State v. Tims

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Justia Opinion Summary

In 2012, Defendant was charged with felony driving under the influence (DUI). The charge was based upon a 2002 DUI diversion and a 2004 DUI conviction. Defendant filed a motion to strike the diversion from consideration of his criminal history and a discharge from the felony charges. The district court granted the motion and excluded Defendant’s 2002 DUI diversion from his criminal history. The court of appeals reversed, determining that Defendant’s 2002 DUI diversion could properly be counted as a prior conviction for sentencing purposes because Defendant’s Sixth Amendment right to counsel did not attach during the 2002 diversion proceedings. The court also found that although Defendant had a statutory right to counsel during the diversion proceedings, the diversion agreement that Defendant signed showed that he had validly waived this statutory right. The Supreme Court affirmed, holding that counting Defendant’s 2002 diversion as a prior DUI conviction for purposes of classifying and sentencing him for his current DUI conviction did not violate his constitutional or statutory right to counsel, as (1) Defendant’s Sixth Amendment right to counsel never attached during the diversion proceedings; and (2) Defendant knowingly and voluntarily waived his statutory right to counsel during the DUI diversion proceedings.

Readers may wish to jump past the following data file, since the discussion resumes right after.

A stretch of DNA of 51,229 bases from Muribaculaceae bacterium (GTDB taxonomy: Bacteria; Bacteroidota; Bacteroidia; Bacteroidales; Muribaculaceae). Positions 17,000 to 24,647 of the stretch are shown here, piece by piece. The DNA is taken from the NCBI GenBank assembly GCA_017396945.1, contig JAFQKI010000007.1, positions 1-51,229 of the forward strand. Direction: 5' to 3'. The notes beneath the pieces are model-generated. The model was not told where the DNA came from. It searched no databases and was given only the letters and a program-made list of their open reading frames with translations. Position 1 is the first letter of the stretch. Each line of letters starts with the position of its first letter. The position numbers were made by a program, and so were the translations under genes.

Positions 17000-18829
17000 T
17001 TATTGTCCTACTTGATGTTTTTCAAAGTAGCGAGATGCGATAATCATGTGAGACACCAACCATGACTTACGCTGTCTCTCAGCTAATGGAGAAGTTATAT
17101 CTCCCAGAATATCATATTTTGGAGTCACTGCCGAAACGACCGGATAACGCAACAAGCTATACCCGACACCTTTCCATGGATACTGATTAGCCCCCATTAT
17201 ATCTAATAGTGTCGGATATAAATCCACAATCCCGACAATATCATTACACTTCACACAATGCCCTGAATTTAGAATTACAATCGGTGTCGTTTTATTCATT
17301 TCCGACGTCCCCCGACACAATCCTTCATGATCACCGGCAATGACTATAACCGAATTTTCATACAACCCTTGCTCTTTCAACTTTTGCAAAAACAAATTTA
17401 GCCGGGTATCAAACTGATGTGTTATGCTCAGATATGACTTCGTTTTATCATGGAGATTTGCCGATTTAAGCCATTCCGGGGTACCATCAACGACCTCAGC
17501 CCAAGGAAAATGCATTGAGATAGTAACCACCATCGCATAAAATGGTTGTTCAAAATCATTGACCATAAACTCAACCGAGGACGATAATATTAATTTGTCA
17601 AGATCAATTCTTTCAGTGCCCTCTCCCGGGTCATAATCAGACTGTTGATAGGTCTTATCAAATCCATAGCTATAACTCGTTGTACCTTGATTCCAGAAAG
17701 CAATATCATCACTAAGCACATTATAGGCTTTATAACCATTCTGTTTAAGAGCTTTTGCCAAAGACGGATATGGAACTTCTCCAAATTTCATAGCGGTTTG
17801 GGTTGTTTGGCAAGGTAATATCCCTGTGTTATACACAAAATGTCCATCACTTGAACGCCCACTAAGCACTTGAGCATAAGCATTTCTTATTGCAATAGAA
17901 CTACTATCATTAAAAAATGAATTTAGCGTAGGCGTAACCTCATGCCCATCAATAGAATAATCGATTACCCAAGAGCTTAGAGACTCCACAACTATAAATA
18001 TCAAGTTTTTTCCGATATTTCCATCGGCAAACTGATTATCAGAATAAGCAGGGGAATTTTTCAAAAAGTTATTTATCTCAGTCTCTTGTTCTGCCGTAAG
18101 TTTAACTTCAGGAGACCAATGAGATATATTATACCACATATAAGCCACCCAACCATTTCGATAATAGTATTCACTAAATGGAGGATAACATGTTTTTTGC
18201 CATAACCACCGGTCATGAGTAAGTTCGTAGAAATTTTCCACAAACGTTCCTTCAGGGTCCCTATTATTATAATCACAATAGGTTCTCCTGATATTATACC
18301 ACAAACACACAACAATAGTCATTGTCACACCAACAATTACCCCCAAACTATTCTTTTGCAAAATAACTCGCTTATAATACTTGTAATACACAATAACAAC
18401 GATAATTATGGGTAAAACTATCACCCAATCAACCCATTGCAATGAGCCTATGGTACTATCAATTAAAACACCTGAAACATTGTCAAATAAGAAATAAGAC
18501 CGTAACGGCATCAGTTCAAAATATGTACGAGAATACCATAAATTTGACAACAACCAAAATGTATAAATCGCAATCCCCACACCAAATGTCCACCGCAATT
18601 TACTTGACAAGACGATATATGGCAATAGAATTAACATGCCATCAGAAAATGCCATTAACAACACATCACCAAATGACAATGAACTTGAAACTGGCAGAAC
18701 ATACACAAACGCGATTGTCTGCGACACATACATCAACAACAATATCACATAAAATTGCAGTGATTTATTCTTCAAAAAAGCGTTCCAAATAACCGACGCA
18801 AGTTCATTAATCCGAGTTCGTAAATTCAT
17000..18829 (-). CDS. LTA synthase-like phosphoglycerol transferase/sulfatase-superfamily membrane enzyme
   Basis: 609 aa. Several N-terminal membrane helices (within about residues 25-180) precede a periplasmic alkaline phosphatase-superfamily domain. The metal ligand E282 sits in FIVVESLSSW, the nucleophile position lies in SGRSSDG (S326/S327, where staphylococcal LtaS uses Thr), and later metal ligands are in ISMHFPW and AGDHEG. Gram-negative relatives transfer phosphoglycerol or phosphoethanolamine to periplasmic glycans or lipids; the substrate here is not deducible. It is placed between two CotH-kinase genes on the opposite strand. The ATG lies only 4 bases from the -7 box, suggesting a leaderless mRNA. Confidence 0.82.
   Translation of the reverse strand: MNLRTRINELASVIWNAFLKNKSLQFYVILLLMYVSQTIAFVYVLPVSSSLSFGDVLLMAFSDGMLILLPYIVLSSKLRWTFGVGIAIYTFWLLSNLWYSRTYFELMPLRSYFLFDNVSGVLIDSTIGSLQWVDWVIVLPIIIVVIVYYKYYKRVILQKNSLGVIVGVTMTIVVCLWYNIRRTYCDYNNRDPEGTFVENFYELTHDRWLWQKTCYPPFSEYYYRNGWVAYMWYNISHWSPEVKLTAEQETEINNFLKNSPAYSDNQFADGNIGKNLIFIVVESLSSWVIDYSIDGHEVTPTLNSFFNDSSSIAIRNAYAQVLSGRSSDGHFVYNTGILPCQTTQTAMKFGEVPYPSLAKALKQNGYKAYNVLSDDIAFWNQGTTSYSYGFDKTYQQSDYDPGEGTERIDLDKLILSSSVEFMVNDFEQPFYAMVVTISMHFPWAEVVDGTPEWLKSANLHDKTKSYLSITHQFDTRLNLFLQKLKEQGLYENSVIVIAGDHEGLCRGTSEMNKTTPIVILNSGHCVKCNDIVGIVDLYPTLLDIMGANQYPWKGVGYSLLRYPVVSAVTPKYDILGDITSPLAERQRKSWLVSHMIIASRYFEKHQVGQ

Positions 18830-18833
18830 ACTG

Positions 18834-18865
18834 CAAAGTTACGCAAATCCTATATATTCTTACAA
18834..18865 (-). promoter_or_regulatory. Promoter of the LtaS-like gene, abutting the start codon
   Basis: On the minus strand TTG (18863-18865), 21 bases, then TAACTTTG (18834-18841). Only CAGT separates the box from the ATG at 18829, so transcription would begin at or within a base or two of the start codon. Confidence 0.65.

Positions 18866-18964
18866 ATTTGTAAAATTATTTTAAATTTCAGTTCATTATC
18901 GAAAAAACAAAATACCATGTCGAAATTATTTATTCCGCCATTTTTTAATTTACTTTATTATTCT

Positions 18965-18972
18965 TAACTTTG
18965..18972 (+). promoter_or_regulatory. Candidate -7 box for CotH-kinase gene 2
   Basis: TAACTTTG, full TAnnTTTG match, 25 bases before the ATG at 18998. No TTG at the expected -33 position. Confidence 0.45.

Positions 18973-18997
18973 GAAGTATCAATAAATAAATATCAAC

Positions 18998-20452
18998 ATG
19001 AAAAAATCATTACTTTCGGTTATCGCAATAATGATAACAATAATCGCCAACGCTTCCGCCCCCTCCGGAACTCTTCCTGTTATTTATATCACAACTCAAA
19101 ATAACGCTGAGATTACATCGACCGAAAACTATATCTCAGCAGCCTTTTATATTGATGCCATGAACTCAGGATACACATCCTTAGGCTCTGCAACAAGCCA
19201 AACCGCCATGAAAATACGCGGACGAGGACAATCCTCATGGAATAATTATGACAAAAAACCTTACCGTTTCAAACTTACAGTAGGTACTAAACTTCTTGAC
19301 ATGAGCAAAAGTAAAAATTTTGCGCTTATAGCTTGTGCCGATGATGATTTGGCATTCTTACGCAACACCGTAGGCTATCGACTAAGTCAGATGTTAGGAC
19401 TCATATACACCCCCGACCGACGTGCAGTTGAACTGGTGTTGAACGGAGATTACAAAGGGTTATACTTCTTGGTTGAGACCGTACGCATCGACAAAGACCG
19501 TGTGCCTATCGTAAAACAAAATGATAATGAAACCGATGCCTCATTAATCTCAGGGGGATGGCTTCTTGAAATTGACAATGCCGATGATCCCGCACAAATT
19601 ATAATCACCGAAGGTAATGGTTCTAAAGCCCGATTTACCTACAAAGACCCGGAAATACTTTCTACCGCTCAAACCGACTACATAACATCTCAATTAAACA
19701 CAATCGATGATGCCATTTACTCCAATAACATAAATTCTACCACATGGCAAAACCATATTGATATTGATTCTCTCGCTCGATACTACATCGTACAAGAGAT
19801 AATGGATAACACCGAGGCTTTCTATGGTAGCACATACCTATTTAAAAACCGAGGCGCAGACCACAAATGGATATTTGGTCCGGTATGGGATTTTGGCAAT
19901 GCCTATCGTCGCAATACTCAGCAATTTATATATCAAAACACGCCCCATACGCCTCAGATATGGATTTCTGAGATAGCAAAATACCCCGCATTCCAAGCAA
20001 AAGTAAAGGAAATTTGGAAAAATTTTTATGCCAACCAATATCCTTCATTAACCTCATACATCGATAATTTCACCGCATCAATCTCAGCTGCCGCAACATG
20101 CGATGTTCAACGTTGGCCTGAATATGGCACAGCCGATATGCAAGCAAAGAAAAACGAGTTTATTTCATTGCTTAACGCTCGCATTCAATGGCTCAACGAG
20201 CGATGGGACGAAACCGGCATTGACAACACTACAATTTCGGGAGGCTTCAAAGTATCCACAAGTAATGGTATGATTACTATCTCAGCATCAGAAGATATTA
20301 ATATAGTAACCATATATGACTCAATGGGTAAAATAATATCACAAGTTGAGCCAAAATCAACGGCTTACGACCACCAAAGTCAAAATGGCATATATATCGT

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IN THE SUPREME COURT OF THE STATE OF KANSAS No. 109,472 STATE OF KANSAS, Appellant, v. DANIEL W. TIMS, Appellee. SYLLABUS BY THE COURT 1. A person accused of a misdemeanor has a Sixth Amendment right to counsel if the sentence to be imposed upon conviction includes a term of imprisonment, even if the jail time is suspended or conditioned upon a term of probation. The right to counsel arises at the stage of the proceedings where guilt is adjudicated, eligibility for imprisonment is established, and the prison sentence determined. 2. An uncounseled misdemeanor conviction obtained in violation of a defendant's Sixth Amendment right to counsel (i.e., an uncounseled conviction that resulted in a prison sentence, even if the sentence was suspended or conditioned upon a term of probation) may not be collaterally used for sentence enhancement in a subsequent criminal proceeding. Conversely, an uncounseled misdemeanor conviction that resulted in no prison sentence being imposed may be used to enhance punishment for a subsequent conviction without violating the Sixth Amendment. 1 3. Though a driving under the influence (DUI) diversion is considered a prior conviction pursuant to K.S.A. 2011 Supp. 8-1567(j), the diversion does not have an underlying sentence attached to it and, thus, is distinguishable from a misdemeanor conviction resulting in a suspended jail sentence. An uncounseled DUI diversion is more analogous to an uncounseled misdemeanor conviction that did not result in any jail sentence. Consequently, an uncounseled DUI diversion can properly be used to enhance punishment for a subsequent DUI conviction without violating a defendant's constitutional right to counsel. 4. Based on the language of K.S.A. 12-4414(c), a defendant has a statutory right to be represented by counsel at a DUI diversion conference with a city attorney. 5. The certification language suggested by this court in State v. Hughes, 290 Kan. 159, 224 P.3d 1149 (2010), and In re Habeas Corpus Application of Gilchrist, 238 Kan. 202, 708 P.2d 977 (1985), to ensure that a municipal court judge properly advises a defendant of his or her constitutional right to counsel is not required for a diversion agreement to be valid because the constitutional right to counsel does not attach during diversion proceedings. 6. Any waiver of the statutory right to be represented by counsel during a diversion conference must be knowing and voluntary. The language of the diversion agreement controls appellate review of the soundness of the waiver. 2 7. Diversion agreements are to be interpreted in accordance with contract principles. An appellate court exercises unlimited review over the interpretation and legal effect of written instruments. The primary rule for interpreting written contracts is to ascertain the parties' intent. If the terms of the contract are clear, the intent of the parties is to be determined from the language of the contract without applying rules of construction. Review of the judgment of the Court of Appeals in 49 Kan. App. 2d 845, 317 P.3d 115 (2014). Appeal from Jackson District Court; MICHEAL A. IRELAND, judge. Opinion filed August 14, 2015. Judgment of the Court of Appeals reversing and remanding to the district court is affirmed in part and vacated in part. Appeal sustained on question reserved. Timothy Liesmann, assistant county attorney, argued the cause, and Derek Schmidt, attorney general, was on the briefs for appellant. Kevin P. Shepherd, of Topeka, argued the cause and was on the briefs for appellee. The opinion of the court was delivered by ROSEN, J.: Daniel W. Tims appeals the Court of Appeals' decision in State v. Tims, 49 Kan. App. 2d 845, 317 P.3d 115 (2014), reversing the district court's decision holding that Tims' 2002 uncounseled driving under the influence (DUI) diversion could not be counted as a prior DUI conviction for purposes of determining his sentence for his current DUI conviction. The Court of Appeals found that Tims' Sixth Amendment right to counsel did not attach during the 2002 diversion proceedings. The court also concluded that though Tims had a statutory right to counsel during the diversion proceedings, the diversion agreement that Tims signed showed that he had validly waived this statutory right. Accordingly, the Court of Appeals determined that Tims' 2002 DUI diversion could 3 be properly counted as a prior conviction and, thus, remanded Tims' case with directions that his current DUI conviction be classified and sentenced as a felony third DUI. We granted Tims' petition for review to determine whether, absent a valid waiver of the right to counsel, an uncounseled DUI diversion can be considered as a prior conviction for classification and sentencing purposes in a subsequent DUI proceeding without violating a defendant's constitutional or statutory right to counsel. FACTS Tims does not contest the accuracy of the Court of Appeals' recitation of the facts in its opinion. That portion of the opinion is quoted below: "The Jackson County District Court found Tims guilty of driving under the influence of alcohol in June 2012. This was not Tims' first DUI. In 2002, Tims executed a DUI diversion agreement in the Topeka Municipal Court. There is no evidence in the record regarding whether Tims successfully completed the diversion; however, Tims makes no claim that he served jail time in connection with his Topeka offense; Tims' presentence investigation report lists it as a diversion and not a conviction; and since it is the subject of this appeal, we presume the diversion was never revoked and no sentence was imposed. Tims was convicted of another DUI in 2004. "Based upon the 2002 DUI diversion and the 2004 DUI conviction, in 2012 the State charged Tims with felony DUI under K.S.A. 2011 Supp. 8-1567(a)(5) and (b)(1)(D). Curiously, Tims waived his preliminary hearing then subsequently filed a Motion to Strike Diversion from Consideration of Defendant's Criminal History and Discharge from Felony Charges. After the State responded only to the merits of the motion and not its procedural propriety, the district court heard arguments and granted Tims' motion. The State then filed a motion to reconsider, resulting in a brief hearing and denial by the district court. Thereafter, the parties agreed to a bench trial upon stipulated facts. The State reserved the right to appeal the district court's sentencing decision based on the court's exclusion of Tims' 2002 DUI diversion from his criminal history. 4 "The district court found Tims guilty, treated his conviction as a second misdemeanor DUI conviction, and sentenced him to probation. The State timely appeal[ed] based on an illegal sentence and on a question reserved." Tims, 49 Kan. App. 2d at 847. The Court of Appeals, relying on State v. Key, 298 Kan. 315, 322-23, 312 P.3d 355 (2013) ("A defendant who intends to challenge the validity of a prior misdemeanor DUI as a classifying factor for a DUI felony charge under K.S.A. 8-1567 should challenge the prior misdemeanor at preliminary hearing . . ."), found that because Tims waived his right to a preliminary hearing, he waived his right to challenge the classification of the current DUI as a nonperson felony. Additionally, the panel, relying on State v. Bell, 268 Kan. 764, 768, 1 P.3d 325 (2000) (once probable cause existed to bind defendant over on charge, judge had no authority to amend charge), and State v. Leslie, 237 Kan. 318, 319, 699 P.2d 510 (1985) (magistrate judge had no authority to amend felony charge to misdemeanor at the conclusion of preliminary hearing), concluded that once Tims waived his right to a preliminary hearing, the district court did not have the authority to reclassify the DUI charge as a misdemeanor. The panel also determined that because the State was challenging the legality of Tims' sentence based on the assertion that he should have received a sentence for a felony third DUI instead of a misdemeanor second DUI, the State's appeal was properly before it under K.S.A. 223504. Tims, 49 Kan. App. 2d at 848-50. Tims did not challenge these conclusions in his petition for review and, thus, they are waived. See State v. Holman, 295 Kan. 116, 125, 284 P.3d 251 (2012) (An issue not briefed by the appellant is deemed waived and abandoned.). Regarding the merits of the State's argument, the panel found that the district court erred in not considering Tims' 2002 DUI diversion as a prior conviction for sentence enhancement purposes. Based on precedent from the United States Supreme Court and 5 this court, the panel concluded that Tims' Sixth Amendment right to counsel did not attach during the 2002 diversion proceedings and, thus, his diversion could be properly considered for sentencing purposes without violating his constitutional rights. The panel, however, found that based on K.S.A. 12-4416(a), Tims had a statutory right to counsel during the diversion conference with the city prosecutor. But based on the language within the diversion agreement that Tims signed, the panel concluded that Tims validly waived his statutory right to counsel. The panel specifically rejected Tims' argument that in order for his waiver to have been valid, there had to be a written certification from a municipal court judge stating that the judge fully advised Tims of his right to counsel and that Tims knowingly and voluntarily waived that right in front of the judge. The panel reasoned that because a diversion agreement is a contract solely between a prosecutor and a defendant, there was no need for a judge's certification on the diversion agreement. Thus, the Court of Appeals reversed the decision of the district court and remanded the case for resentencing as a felony conviction for a third DUI. Tims, 49 Kan. App. 2d at 852-58. Tims' failure to seek review of these procedural and jurisdictional conclusions on petition for review constitutes a waiver of the issues under State v. Holman, 295 Kan. 116, 125, 284 P.3d 251 (2012). Yet, as noted by the Court of Appeals, appellate courts have a duty to question appellate jurisdiction sua sponte. Ryser v. State, 295 Kan. 452, 456, 284 P.3d 337 (2012). Our review of the proceedings in this case reveals a tangled web of procedural and jurisdictional issues which have not been adequately briefed or addressed by either party or fully considered by the panel below. As the State originally appealed the use of the prior uncounseled DUI diversion on alternate jurisdictional grounds, we elect to consider this appeal as a question reserved of statewide importance under K.S.A. 2014 Supp. 22-3602(b)(3), rather than an appeal from an illegal sentence under K.S.A. 22-3504, cognizant that our review will have no effect on Tims' sentence. See State v. Berreth, 294 Kan. 98, 123, 273 P.3d 752 (2012) ("an appellate court's answer 6 to a State's question reserved has no effect on the criminal defendant in the underlying case"). CONSTITUTIONAL RIGHT TO COUNSEL IN DUI DIVERSION PROCEEDINGS In his petition for review, Tims argues that the Court of Appeals erred in determining that he did not have Sixth Amendment right to be represented by counsel when he entered into the 2002 DUI diversion agreement with the Topeka city prosecutor. As noted above, this conclusion led the Court of Appeals to hold that the diversion could be counted as a prior conviction for purposes of enhancing Tims' sentence for his current felony third DUI conviction without violating his constitutional rights. Whether Tims had a constitutional right to counsel during the 2002 diversion proceedings raises a question of law subject to unlimited review. See State v. Jones, 290 Kan. 373, 376, 228 P.3d 394 (2010) (stating that the extent of the right to counsel is a question of law over which this court exercises unlimited review). Based on the United States Supreme Court's holding in Alabama v. Shelton, 535 U.S. 654, 658, 122 S. Ct. 1764, 152 L. Ed. 2d 888 (2002), this court in State v. Youngblood, 288 Kan. 659, Syl. ¶ 2, 206 P.3d 518 (2009), held: "A person accused of a misdemeanor has a Sixth Amendment right to counsel if the sentence to be imposed upon conviction includes a term of imprisonment, even if the jail time is suspended or conditioned upon a term of probation. The right to counsel arises at the stage of the proceedings where guilt is adjudicated, eligibility for imprisonment is established, and the prison sentence determined." Further, we held in Youngblood that an uncounseled misdemeanor conviction obtained in violation of a defendant's Sixth Amendment right to counsel (i.e., an 7 uncounseled conviction that resulted in a prison sentence, even if the sentence was suspended or conditioned upon a term of probation) "may not be collaterally used for sentence enhancement in a subsequent criminal proceeding." 288 Kan. 659, Syl. ¶ 3. Conversely, an uncounseled misdemeanor conviction that resulted in no prison sentence being imposed may be used to enhance punishment for a subsequent conviction without violating the Sixth Amendment. Nichols v. United States, 511 U.S. 738, 748-49, 114 S. Ct. 1921, 128 L. Ed. 2d 745 (1994); Youngblood, 288 Kan. at 667 ("[W]hile a constitutionally obtained uncounseled misdemeanor conviction can be used to enhance a subsequent sentence, an unconstitutionally obtained uncounseled misdemeanor conviction cannot be used for that collateral purpose."). K.S.A. 2011 Supp. 8-1567, the statute governing Tims' present DUI offense, is a recidivist statute providing for an enhanced severity in charge and sentence if the offender has previous DUI convictions. The statute states that a third conviction for DUI is a nonperson felony "if the person has a prior conviction which occurred within the preceding 10 years, not including any period of incarceration." K.S.A. 2011 Supp. 81567(b)(1)(D). Subsection (j) of the DUI statute states that a DUI diversion agreement entered in lieu of further criminal proceedings is considered a prior DUI conviction for purposes of determining the classification and sentence of a current DUI conviction. K.S.A. 2011 Supp. 8-1567(j). Based on the above, determining whether an uncounseled DUI diversion can be constitutionally used to enhance punishment for a subsequent DUI conviction depends on whether the diversion should be considered the same as an uncounseled misdemeanor conviction that resulted in a term of imprisonment—suspended or otherwise. If the two are the same, then, unless the defendant properly waived his constitutional right to counsel, the diversion cannot be used to enhance punishment for a subsequent DUI conviction. See Youngblood, 288 Kan. 659, Syl. ¶ 3. If, however, an uncounseled 8 diversion is more similar to an uncounseled misdemeanor conviction that resulted in no prison sentence being imposed, then the diversion can be constitutionally used to enhance punishment for a subsequent DUI conviction. See Nichols, 511 U.S. at 748-49; Youngblood, 288 Kan. at 667. According to Tims' diversion agreement, he committed the underlying DUI on July 24, 2002. Then and now, a city attorney has the discretion to offer a first time DUI offender a diversion in lieu of further criminal proceedings. Under a diversion agreement, an offender must waive certain constitutional and statutory rights and agree to abide by certain conditions; a diversion agreement, however, may not be conditioned on the defendant entering a plea to the offense charged. If defendant abides by all the terms of the agreement, the city attorney will dismiss the charge with prejudice. K.S.A. 124414(a); K.S.A. 12-4415; K.S.A. 12-4416. Thus, satisfying a diversion agreement is a means to avoid a formal judgment of criminal guilt. Petty v. City of El Dorado, 270 Kan. 847, 852, 19 P.3d 167 (2001); see K.S.A. 12-4413(c) and (d). If the defendant fails to fulfill the terms of the diversion agreement (as determined at a hearing before the municipal court), then the diversion agreement is revoked and criminal proceedings are resumed. K.S.A. 12-4418. Specific to diversion agreements on DUI charges, the "agreement shall include a stipulation, agreed to by the defendant and the city attorney, of the facts upon which the charge is based and a provision that if the defendant fails to fulfill the terms of the specific diversion agreement and the criminal proceedings on the complaint are resumed, the proceedings, including any proceedings on appeal, shall be conducted on the record of the stipulation of facts relating to the complaint." K.S.A. 124416(b). Tims argues that his DUI diversion is essentially the same as a suspended sentence for an uncounseled misdemeanor conviction as contemplated in Shelton and Youngblood. He maintains that the diversion agreement could have resulted in his imprisonment had 9 the agreement been revoked and had he been sentenced to a jail term as a first-time DUI offender. We are unconvinced. Tims' argument ignores a crucial distinction between a diversion agreement and a suspended sentence or probation: at the time a defendant enters into a diversion agreement, no formal adjudication of guilt is entered, eligibility for imprisonment is not established, and no prison sentence is imposed. See Youngblood, 288 Kan. 659, Syl. ¶ 2 ("The right to counsel arises at the stage of the proceedings where guilt is adjudicated, eligibility for imprisonment is established, and the prison sentence determined."). Though a diversion is considered a prior conviction pursuant to K.S.A. 2011 Supp. 8-1567(j), the diversion does not have an underlying sentence attached to it and, thus, is distinguishable from a misdemeanor conviction resulting in a suspended jail sentence. An uncounseled diversion is more analogous to an uncounseled misdemeanor conviction that did not result in any jail sentence. As noted above, such a conviction is valid under the Sixth Amendment and can be used to enhance a sentence in a subsequent criminal proceeding. Notwithstanding the fact that Tims may have been vulnerable to imprisonment had his diversion been revoked and had he been convicted of the underlying DUI offense, see K.S.A. 2002 Supp. 8-1567(d) (sentence for first-time DUI offender is "not less than 48 consecutive hours nor more than six months' imprisonment, or in the court's discretion 100 hours of public service" [Emphasis added.]), his Sixth Amendment right to counsel never attached during the diversion proceedings because the proceedings did not result in an actual or suspended term of imprisonment being imposed. Consequently, the 2002 diversion can be considered as a prior conviction without violating Tims' constitutional rights. 10 STATUTORY RIGHT TO COUNSEL IN DUI DIVERSION PROCEEDINGS As just noted, the Court of Appeals concluded that though Tims' constitutional right to counsel did not attach during the 2002 diversion proceedings, he did have a statutory right to counsel during the proceedings. The applicable statute, K.S.A. 124414(c), states in pertinent part: "[T]he defendant shall be present and shall have the right to be represented by counsel at the diversion conference with the city attorney." (Emphasis added.) In construing this statutory language, the Court of Appeals in Paletta v. City of Topeka, 20 Kan. App. 2d 859, 866, 893 P.2d 280, rev. denied 258 Kan. 895 (1995), stated: "There is no statutory requirement in this state mandating that a defendant have counsel to enter into a misdemeanor diversion agreement." The panel in Paletta further opined: "This statutory provision does not mandate that counsel be provided for a defendant nor void any diversion agreement entered into without counsel." 20 Kan. App. 2d at 866. In commenting about the Paletta's interpretation of K.S.A. 12-4414(c), the panel here stated: "We mostly agree with the Paletta panel's conclusions as to the nature of this statutory right. First, we agree that a defendant is not required to have counsel in order to enter into a valid diversion agreement as that right may be knowingly and voluntarily waived. K.S.A. 2012 Supp. 22-2909(a); K.S.A. 2012 Supp. 12-4416(a). Second, we agree that this statutory right to counsel does not mandate that counsel be provided because any Kansas statute requiring counsel and requiring the appointment of counsel in case of the defendant's indigence specifically says so. See, e.g., K.S.A. 12-4405 (some municipal cases); K.S.A. 22-2805(b) (material witness in custody); K.S.A. 22-3104(1) (counsel for inquisition witness); K.S.A. 2012 Supp. 22-3428a(2) (annual hearing for committed 11 mentally ill person); K.S.A. 2012 Supp. 22-3716(b) (probation revocation hearing); K.S.A. 22-4503(a) and (b) (felony cases); K.S.A. 2012 Supp. 38-2205 (parents in CINC case); K.S.A. 2012 Supp. 59-29a06(b) (sexual predator commitment proceeding); K.S.A. 59-3063 (proposed ward); K.S.A. 2012 Supp. 65-129c(d)(10) (health official ordered isolation or quarantine); see also Supreme Court Rule 183(i) (2013 Kan. Ct. R. Annot. 278) (right to counsel in K.S.A. 60-1507 proceeding where motion presents substantial question of law or triable issue of fact). Third, we express no view as to whether an uncounseled diversion is void in the absence of a valid waiver but would certainly agree that a diversion agreement is not void where there has been a knowing and voluntary waiver of counsel." Tims, 49 Kan. App. 2d at 855-56. The panel then proceeded to determine whether Tims had validly waived his statutory right to counsel when he entered into the diversion agreement. After reviewing this court's decisions in State v. Hughes, 290 Kan. 159, 224 P.3d 1149 (2010), and In re Habeas Corpus Application of Gilchrist, 238 Kan. 202, 708 P.2d 977 (1985), the panel concluded that the language within the diversion agreement established that Tims knowingly and voluntarily waived his statutory right to counsel. The panel then held that the 2002 diversion could be counted as a prior DUI conviction for sentencing purposes without running afoul of Tims' statutory right to counsel. Tims, 49 Kan. App. 2d at 85658. Tims argues that Hughes and Gilchrist mandate that before a defendant can validly waive his or her right to counsel and enter into a diversion agreement, a judge must have fully advised the defendant of his or her right to counsel. Furthermore, Tims argues that the two cases require language within the diversion agreement certifying that the judge fully advised the defendant of his or her right to counsel and that the defendant, after receiving this information, knowingly and voluntarily waived that right in front of the judge. 12 Both Hughes and Gilchrist involved uncounseled municipal court convictions that resulted in jail sentences being imposed. Thus, the issue in both cases was whether those convictions were constitutionally valid, i.e., whether the defendants had properly waived their Sixth Amendment right to counsel prior to being convicted and sentenced to jail. Hughes, 290 Kan. at 160, 162-64, Gilchrist, 238 Kan. at 203, 206-07. As already determined, Tims' Sixth Amendment right to counsel was not implicated by the 2002 diversion proceedings. Consequently, the certification language and procedure suggested by Hughes and Gilchrist to ensure that a municipal court judge properly advises a defendant of his or her right to counsel is not a requirement for a valid diversion agreement. As the panel in this case noted, any waiver of the statutory right to counsel "must simply be done knowingly and voluntarily." Tims, 49 Kan. App. 2d at 857. Thus, the language of the diversion agreement controls appellate review of the soundness of the waiver. This court has held that diversion agreements are to be interpreted in accordance with contract principles. State v. Chamberlain, 280 Kan. 241, 245-46, 120 P.3d 319 (2005). An appellate court exercises unlimited review over the interpretation and legal effect of written instruments. Prairie Land Elec. Co-op v. Kansas Elec. Power Coop, 299 Kan. 360, 366, 323 P.3d 1270 (2014). "The primary rule for interpreting written contracts is to ascertain the parties' intent. If the terms of the contract are clear, the intent of the parties is to be determined from the language of the contract without applying rules of construction." Anderson v. Dillard's, Inc., 283 Kan. 432, 436, 153 P.3d 550 (2007). The text of the diversion agreement states in pertinent part: "This agreement is voluntarily entered into by the above-named defendant and the Office of the City Attorney of Topeka, Kansas, in lieu of further prosecution on the above charge(s). 13 "The defendant understands he/she has the following rights in this case: The right to a speedy arraignment; the right to a trial to the Court . . . the right to be represented at all stages of this case by a lawyer of his/her own choosing or; if without funds with which to hire a lawyer and found by the Court to be indigent, by a courtappointed lawyer. Knowing these rights, the defendant by signing this agreement, knowingly and voluntarily gives up these rights, including the right to a lawyer if not represented by one in this case." (Emphasis added.) The diversion agreement notes that Tims was acting pro se when he entered into the agreement. There is no signature on the line dedicated to "Attorney for Defendant." The diversion agreement was signed by Tims and by the attorney for the City of Topeka. As noted by the panel in this case, Tims raises no argument on appeal challenging the content of the diversion agreement or the capacity of either party to enter into the agreement. He merely argues that his waiver of the right to counsel within the diversion agreement was invalid under Hughes and Gilchrist. However, as we just distinguished, those cases are inapplicable to determining whether a defendant's waiver of the statutory right to counsel was knowing and voluntary. Here, the language of the diversion agreement—which Tims signed—specifically states that after being informed of the stated rights, including his right to counsel, Tims "knowingly and voluntarily gives up these rights, including the right to a lawyer if not represented by one in this case." Thus, based on the clear and unambiguous language of the diversion agreement, it appears that Tims knowingly and voluntarily waived his right to be represented by an attorney during the diversion conference. Based on the above, we conclude that counting Tims' 2002 diversion as a prior DUI conviction for purposes of classifying and sentencing him for his current DUI conviction does not violate his constitutional or statutory right to counsel. Thus, we affirm the Court of Appeals' decision reversing the district court. However, our 14 consideration of this issue on question reserved compels us to vacate the order of the Court of Appeals remanding the case for resentencing as a felony DUI. 15